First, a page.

• Shifting customer preferences for contactless driven by the pandemic

The acceleration of digital payments in India was a significant result of the numerous significant shifts in customer behaviour. Customers shifted to e-commerce and contactless digital payment methods to reduce contact and infection risk. Following the implementation of the lockdown in March 2020, a more than 50% increase in monthly transaction volumes was seen across UPI, BBPS, and Immediate Payment Service (IMPS) over the course of six months. In July-August 2020, there was a significant decline in cash usage among 50% of clients, with more than 60% migrating to UPI and digital wallets compared to previous years. Furthermore, 60% indicated a high likelihood of continuing to utilise digital payments in the future, a trend that is evident in the recent increase in digital payments.

  • Increased merchant acceptance of digital payments

The ease of use and inexpensive setup and maintenance costs connected with QR codes have resulted in significant merchant adoption of digital payments during the last several years. Furthermore, the adoption of QR code placement at merchant point of sale (POS) has been significantly influenced by fintech businesses. QR payments are now accepted by over 30 million businesses, a 12x increase from just 2.5 million shops taking QR payments five years ago. QR code acceptance has also reached 75% of business-to-consumer (B2C) merchants. Due to this, merchant payments increased from 12% of UPI volumes in 2018 to over 45% in 2021.

  • Tech disruptions and enablement by big tech and fintech

India had significant startup funding, with customer payment players receiving US$1.4 billion in investment in 2021. The advent of various new companies with diverse offerings, such as TPAPs driving payments at scale and niche businesses offering value-added services like Buy Now Pay Later (BNPL) alternatives or next-gen credit scoring with payments data, has favourably altered the digital payments market. With user-friendly transaction interfaces and new solutions, tech behemoths and prominent Indian fintech businesses have been key drivers of UPI growth in India among end users and merchants.


  • Instant and convenient mode of payment

Unlike cash, money can be transferred to the beneficiary's account instantly utilising digital channels such as BHIM-UPI and IMPS. BHIM-UPI has given access to various bank accounts in a single mobile app, making payments easier.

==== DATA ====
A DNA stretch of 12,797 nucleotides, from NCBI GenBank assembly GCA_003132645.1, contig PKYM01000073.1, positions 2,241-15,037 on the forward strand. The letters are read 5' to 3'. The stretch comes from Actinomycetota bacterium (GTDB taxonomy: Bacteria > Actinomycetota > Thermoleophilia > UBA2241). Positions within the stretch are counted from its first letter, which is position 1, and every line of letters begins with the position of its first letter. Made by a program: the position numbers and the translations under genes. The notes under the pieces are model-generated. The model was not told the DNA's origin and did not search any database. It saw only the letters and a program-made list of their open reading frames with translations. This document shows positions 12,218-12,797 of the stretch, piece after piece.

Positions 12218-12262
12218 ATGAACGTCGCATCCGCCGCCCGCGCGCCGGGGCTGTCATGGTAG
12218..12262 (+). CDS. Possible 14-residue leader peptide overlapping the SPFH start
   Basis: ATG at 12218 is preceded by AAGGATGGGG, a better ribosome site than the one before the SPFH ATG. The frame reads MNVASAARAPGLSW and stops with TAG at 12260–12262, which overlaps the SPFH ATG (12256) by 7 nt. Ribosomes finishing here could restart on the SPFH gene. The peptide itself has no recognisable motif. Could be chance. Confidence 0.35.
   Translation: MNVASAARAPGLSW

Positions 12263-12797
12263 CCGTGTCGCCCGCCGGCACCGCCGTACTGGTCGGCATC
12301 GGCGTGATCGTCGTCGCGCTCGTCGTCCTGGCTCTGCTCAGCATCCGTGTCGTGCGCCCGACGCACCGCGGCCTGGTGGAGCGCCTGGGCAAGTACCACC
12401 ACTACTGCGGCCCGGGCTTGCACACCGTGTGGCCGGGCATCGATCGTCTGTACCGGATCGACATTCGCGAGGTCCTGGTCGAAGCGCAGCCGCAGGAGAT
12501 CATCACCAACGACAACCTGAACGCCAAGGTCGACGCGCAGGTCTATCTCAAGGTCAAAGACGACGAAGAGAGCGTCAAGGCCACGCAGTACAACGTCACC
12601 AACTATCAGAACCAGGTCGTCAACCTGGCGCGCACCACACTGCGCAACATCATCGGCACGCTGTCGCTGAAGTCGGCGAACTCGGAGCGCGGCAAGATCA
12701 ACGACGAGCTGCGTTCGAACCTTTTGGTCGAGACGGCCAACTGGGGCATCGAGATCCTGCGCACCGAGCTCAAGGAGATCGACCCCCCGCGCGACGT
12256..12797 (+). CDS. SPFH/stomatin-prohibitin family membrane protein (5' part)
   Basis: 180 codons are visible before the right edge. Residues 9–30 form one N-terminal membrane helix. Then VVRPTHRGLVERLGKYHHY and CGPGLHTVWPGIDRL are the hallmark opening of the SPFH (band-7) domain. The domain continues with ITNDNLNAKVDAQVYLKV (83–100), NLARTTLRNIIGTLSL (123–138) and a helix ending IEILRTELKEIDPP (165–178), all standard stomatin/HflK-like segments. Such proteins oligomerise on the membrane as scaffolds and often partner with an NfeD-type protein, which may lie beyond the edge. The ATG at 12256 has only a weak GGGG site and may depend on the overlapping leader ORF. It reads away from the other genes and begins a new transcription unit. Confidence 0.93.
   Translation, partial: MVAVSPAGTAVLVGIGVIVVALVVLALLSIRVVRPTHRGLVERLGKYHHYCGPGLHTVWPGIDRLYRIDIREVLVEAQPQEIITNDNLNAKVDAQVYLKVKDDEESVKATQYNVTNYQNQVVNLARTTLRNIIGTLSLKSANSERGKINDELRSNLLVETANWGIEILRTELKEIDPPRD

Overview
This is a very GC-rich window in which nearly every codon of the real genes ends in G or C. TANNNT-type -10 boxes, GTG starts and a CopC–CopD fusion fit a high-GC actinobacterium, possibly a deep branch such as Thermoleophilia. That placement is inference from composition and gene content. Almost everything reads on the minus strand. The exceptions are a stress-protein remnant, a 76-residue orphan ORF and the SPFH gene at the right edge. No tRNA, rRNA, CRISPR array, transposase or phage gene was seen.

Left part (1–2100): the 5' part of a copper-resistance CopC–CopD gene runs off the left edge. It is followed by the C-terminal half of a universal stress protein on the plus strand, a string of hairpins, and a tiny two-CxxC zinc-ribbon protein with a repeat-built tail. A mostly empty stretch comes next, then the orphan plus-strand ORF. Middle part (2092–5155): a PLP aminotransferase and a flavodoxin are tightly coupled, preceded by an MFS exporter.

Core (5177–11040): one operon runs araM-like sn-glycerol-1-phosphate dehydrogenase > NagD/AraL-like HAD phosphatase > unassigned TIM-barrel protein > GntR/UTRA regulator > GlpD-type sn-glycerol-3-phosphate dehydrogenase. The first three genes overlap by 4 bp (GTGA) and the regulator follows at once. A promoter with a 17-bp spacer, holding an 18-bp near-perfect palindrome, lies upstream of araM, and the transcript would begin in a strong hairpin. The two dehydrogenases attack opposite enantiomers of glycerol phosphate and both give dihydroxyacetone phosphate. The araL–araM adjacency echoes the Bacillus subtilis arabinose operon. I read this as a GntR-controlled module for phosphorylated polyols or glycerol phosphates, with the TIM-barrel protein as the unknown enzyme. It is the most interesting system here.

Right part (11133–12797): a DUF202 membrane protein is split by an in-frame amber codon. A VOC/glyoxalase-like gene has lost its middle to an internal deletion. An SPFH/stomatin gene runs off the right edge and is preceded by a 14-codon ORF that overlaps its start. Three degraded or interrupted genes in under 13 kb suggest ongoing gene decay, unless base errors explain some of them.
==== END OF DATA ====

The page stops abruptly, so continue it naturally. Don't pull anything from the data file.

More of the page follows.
• Enhanced financial inclusion

People who may have been put off by the time and travel costs involved in physically contacting a bank outlet for transactions can now conveniently access the bank account digitally and get the benefits of being part of the formal banking system and becoming financially engaged. UPI 123PAY, which was just released, allows feature phone users to perform digital transactions over UPI in assisted voice mode, facilitating digital transactions and financial inclusion in rural areas.

  • Increased transparency in the government system

Previously, cash payments were prone to "leakage" (payments that did not reach the receiver in whole) and "ghost" (false) beneficiaries. Benefits are now transferred directly to the target beneficiary's account (direct benefit transfer) using digital modes of payment.

  • Improved speed and timely delivery 

In contrast to cash payments, which travel at the speed of the carrier, digital payments can be almost instantaneous, regardless of whether the sender and receiver are in the same town, region, or nation.

  • Enhanced Credit Access

Unlike cash payments, digital payments automatically create a user's financial footprint, improving access to formal financial services, including credit. Banks and other lending institutions can use digital transaction histories to make cashflow-based lending choices for both retail lending and lending to businesses, especially small enterprises that may struggle to secure credit in the absence of verifiable cashflows.

  • Safe and secure

Cash payment recipients not only frequently need to travel long distances to receive their payments, but they are also particularly vulnerable to theft. As many levels of authentication are necessary for transactions, digital payments in India are secure.

Key Initiatives Taken by the RBI in 2022–2023

  • UPI123PAY

The RBI released UPI123PAY in March 2022 to allow feature phone users to make UPI payments. As a result, 400 million feature phone users will be able to use digital payments.

  • DigiSaathi 

In March 2022, the RBI and NPCI established DigiSaathi, a 24x7 helpline with a website, chatbots, and toll-free calls that answers user questions and gives information about all digital payment products in order to raise awareness of digital payments.

  • Framework for geo-tagging of payment system touchpoints